- UK bullish on IoT but bearish on LoRa technology
- Meanwhile French IoT start-up Actility takes the bull by the horns and the market by the throat
- 'ThingPark' platform enables IoT services for any market sector
- Open standards are the key
Whether it is an early effect of the Brexit referendum vote that will one day result in the United Kingdom leaving the European Union, or maybe an example of British sang froid and technological stand-offishness, but as mainland Europe and other parts of the world begin to embrace LoRa as an IoT wide-area wireless network technology for smart cities it is being given the cold-shoulder in Blighty.
The Internet of Things (IoT) is going gangbusters at the moment - or at least the hype machine is - and there can be little doubt that eventually it will have profound significance not only to the future of the world's telcos and network operators but to mankind itself.
LoRa technology is ideal for battery-operated sensor and low-power applications in the IoT and a wide range of industrial M2M sectors including smart agriculture, smart cities, smart meters, the smart home, sensor networks, asset tracking and industrial automation.
What's more LoRa technology wireless solutions are excellent for addressing the ever-increasing demands on end-devices for long range connectivity, low-power for battery operation, and low infrastructure cost for mass volume deployment.
Among the key features of LoRa are its long-range capabilities (it can reach further than 15 kilometres) combined with a truly high capacity of up to 1 million nodes and a battery life that extends for more than 10 years. What's more, it comes with a reduced synchronisation overhead and with no hops in a telecoms grade secured and efficient mesh network that is largely immune to interference. All assets that are vital to the roll-out of smart city networks. So what's not to like and why is the UK giving the technology the bum's rush?
To succeed, IoT needs an open, global ecosystem
Recently, TelecomTV spoke with Mike Mulica, a long-time industry veteran and now the relatively new CEO of French IoT company Actility. which was formed with US$25 million of financial backing from a number of major companies, including Orange, KPN and Foxconn, and is predicated on the use the LoRa IoT networking platform as a foundation for Actility's ThingPark IoT platform.
Mike Mulica said, “The next transformational global technology wave is IoT and it will trigger an explosion of productivity by connecting and enabling smarter things in domains as varied as as cities, agriculture and factories. remember, all of the most successful technology waves were driven by product innovation combined with a global industry architecture.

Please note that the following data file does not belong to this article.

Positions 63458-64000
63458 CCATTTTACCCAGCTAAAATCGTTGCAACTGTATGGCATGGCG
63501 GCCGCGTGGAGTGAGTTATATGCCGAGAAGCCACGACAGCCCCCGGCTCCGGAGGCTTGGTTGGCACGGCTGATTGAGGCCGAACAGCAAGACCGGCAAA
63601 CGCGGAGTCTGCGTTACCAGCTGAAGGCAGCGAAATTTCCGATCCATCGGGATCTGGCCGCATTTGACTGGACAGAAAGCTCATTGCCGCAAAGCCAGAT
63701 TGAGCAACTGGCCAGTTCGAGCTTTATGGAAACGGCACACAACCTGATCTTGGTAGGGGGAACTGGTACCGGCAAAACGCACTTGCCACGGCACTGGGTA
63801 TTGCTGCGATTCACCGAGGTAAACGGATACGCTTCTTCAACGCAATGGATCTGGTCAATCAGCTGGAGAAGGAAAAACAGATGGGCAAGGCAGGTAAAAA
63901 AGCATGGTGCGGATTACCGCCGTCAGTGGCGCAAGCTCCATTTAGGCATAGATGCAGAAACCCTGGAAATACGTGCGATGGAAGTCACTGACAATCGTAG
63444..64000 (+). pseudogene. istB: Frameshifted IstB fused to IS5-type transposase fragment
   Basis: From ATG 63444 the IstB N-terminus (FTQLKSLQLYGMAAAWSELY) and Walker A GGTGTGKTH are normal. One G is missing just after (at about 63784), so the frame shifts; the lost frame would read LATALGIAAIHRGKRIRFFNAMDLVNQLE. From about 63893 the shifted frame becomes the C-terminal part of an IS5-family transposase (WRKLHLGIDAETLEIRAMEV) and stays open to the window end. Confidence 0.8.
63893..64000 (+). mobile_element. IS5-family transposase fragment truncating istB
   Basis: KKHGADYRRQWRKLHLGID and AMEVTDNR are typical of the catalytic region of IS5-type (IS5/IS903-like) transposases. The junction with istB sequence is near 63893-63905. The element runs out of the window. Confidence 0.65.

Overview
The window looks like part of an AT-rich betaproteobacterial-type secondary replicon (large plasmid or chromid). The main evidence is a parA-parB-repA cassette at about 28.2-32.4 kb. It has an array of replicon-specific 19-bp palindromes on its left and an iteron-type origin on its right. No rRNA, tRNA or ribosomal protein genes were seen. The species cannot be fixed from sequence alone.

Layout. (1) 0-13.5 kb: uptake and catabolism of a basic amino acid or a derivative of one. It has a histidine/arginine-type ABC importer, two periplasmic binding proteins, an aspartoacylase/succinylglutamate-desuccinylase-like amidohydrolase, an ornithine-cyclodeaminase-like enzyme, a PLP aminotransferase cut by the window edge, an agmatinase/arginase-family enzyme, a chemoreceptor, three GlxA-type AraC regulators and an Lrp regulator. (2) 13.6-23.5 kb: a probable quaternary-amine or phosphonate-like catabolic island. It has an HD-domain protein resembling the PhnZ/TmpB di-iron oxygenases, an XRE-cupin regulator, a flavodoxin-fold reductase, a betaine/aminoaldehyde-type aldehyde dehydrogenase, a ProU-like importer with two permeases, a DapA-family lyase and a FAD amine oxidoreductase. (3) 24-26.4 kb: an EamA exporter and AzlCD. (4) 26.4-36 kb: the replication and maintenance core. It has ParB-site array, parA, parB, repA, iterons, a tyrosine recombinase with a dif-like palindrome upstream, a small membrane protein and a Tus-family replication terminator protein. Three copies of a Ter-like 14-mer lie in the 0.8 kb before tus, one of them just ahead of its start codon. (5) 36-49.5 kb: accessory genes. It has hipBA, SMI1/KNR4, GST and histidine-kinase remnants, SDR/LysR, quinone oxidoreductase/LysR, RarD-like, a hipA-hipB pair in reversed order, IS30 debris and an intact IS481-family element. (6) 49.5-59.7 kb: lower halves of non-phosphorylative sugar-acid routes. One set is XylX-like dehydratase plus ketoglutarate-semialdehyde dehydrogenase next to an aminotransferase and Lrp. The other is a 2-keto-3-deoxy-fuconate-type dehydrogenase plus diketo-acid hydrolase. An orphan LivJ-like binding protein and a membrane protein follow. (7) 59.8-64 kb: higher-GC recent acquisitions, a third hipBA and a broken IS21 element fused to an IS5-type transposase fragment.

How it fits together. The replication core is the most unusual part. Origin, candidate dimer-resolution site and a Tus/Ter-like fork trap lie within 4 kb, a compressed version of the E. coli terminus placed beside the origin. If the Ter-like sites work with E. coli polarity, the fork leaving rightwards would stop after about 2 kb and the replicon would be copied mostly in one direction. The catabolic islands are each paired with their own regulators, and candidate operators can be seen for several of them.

He added, "To succeed, IoT needs to become, like the Internet itself, an open global ecosystem in which the best people can innovate around products, business models and services. I believe that Actility, with our ThingPark platform and continuing commitment to the rapidly-growing LoRa ecosystem, and to emerging standards such as NB-IoT, is pioneering that open and collaborative approach to IoT.”
It is interesting and significant that Actility is supporting NB-IoT as well as LoRa. As Mr. Mulica says, "The IoT networking industry seemed to be setting itself for a predictable standards battle, taking years to play out before the eventual winner emerged. But starting early, Actility favours openness and multiple platforms, which is good news for the rapid evolution of IoT in general."
Mike Mulica was referring here to 'ThingPark', Actility's open standard IoT network solution which is a fully integrated IoT platform designed specifically to enable IoT services for any market sector via a Low Power Wide Area (LPWA) radio network built on the LoRa standard, developed and supported by the LoRa Alliance.
Olivier Hersent, Actility's founder said,“Today’s wireless technologies are not optimised for IoT applications which require sensors to be low power and able to run on a battery with very little maintenance. ThingPark provides the technology to connect both long range and low power sensors over unlicensed ISM band spectrum, allowing low cost and fast roll-out of IoT networks for a wide range of IoT applications.
It is widely forecast that there will be 50 billion IoT devices connected 2020 and new scalable IoT infrastructure and services will soon be vital for telcos, cities and corporate campuses. However, for reasons that are not immediately apparent the UK seems to be intent to watch and wait - and in so doing may yet cut off its nose to spite its face.
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